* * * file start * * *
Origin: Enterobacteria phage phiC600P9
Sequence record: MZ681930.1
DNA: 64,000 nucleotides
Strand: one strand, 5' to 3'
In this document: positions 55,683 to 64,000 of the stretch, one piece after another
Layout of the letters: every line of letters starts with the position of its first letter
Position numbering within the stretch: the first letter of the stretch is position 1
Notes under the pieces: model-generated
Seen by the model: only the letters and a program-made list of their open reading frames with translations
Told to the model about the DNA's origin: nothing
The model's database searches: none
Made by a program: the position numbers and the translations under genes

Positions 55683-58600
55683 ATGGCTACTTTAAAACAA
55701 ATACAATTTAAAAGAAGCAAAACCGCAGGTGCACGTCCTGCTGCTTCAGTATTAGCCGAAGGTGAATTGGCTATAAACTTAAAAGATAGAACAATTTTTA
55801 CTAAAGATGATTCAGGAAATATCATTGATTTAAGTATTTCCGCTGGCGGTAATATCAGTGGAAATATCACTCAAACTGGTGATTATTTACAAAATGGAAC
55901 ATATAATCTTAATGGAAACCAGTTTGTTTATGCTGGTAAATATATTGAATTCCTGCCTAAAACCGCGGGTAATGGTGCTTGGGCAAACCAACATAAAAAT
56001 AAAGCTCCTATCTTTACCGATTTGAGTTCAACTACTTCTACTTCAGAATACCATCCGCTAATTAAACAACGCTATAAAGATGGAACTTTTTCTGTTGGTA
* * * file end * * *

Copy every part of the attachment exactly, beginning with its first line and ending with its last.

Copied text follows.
Origin: Enterobacteria phage phiC600P9
Sequence record: MZ681930.1
DNA: 64,000 nucleotides
Strand: one strand, 5' to 3'
In this document: positions 55,683 to 64,000 of the stretch, one piece after another
Layout of the letters: every line of letters starts with the position of its first letter
Position numbering within the stretch: the first letter of the stretch is position 1
Notes under the pieces: model-generated
Seen by the model: only the letters and a program-made list of their open reading frames with translations
Told to the model about the DNA's origin: nothing
The model's database searches: none
Made by a program: the position numbers and the translations under genes

Positions 55683-58600
55683 ATGGCTACTTTAAAACAA
55701 ATACAATTTAAAAGAAGCAAAACCGCAGGTGCACGTCCTGCTGCTTCAGTATTAGCCGAAGGTGAATTGGCTATAAACTTAAAAGATAGAACAATTTTTA
55801 CTAAAGATGATTCAGGAAATATCATTGATTTAAGTATTTCCGCTGGCGGTAATATCAGTGGAAATATCACTCAAACTGGTGATTATTTACAAAATGGAAC
55901 ATATAATCTTAATGGAAACCAGTTTGTTTATGCTGGTAAATATATTGAATTCCTGCCTAAAACCGCGGGTAATGGTGCTTGGGCAAACCAACATAAAAAT
56001 AAAGCTCCTATCTTTACCGATTTGAGTTCAACTACTTCTACTTCAGAATACCATCCGCTAATTAAACAACGCTATAAAGATGGAACTTTTTCTGTTGGTA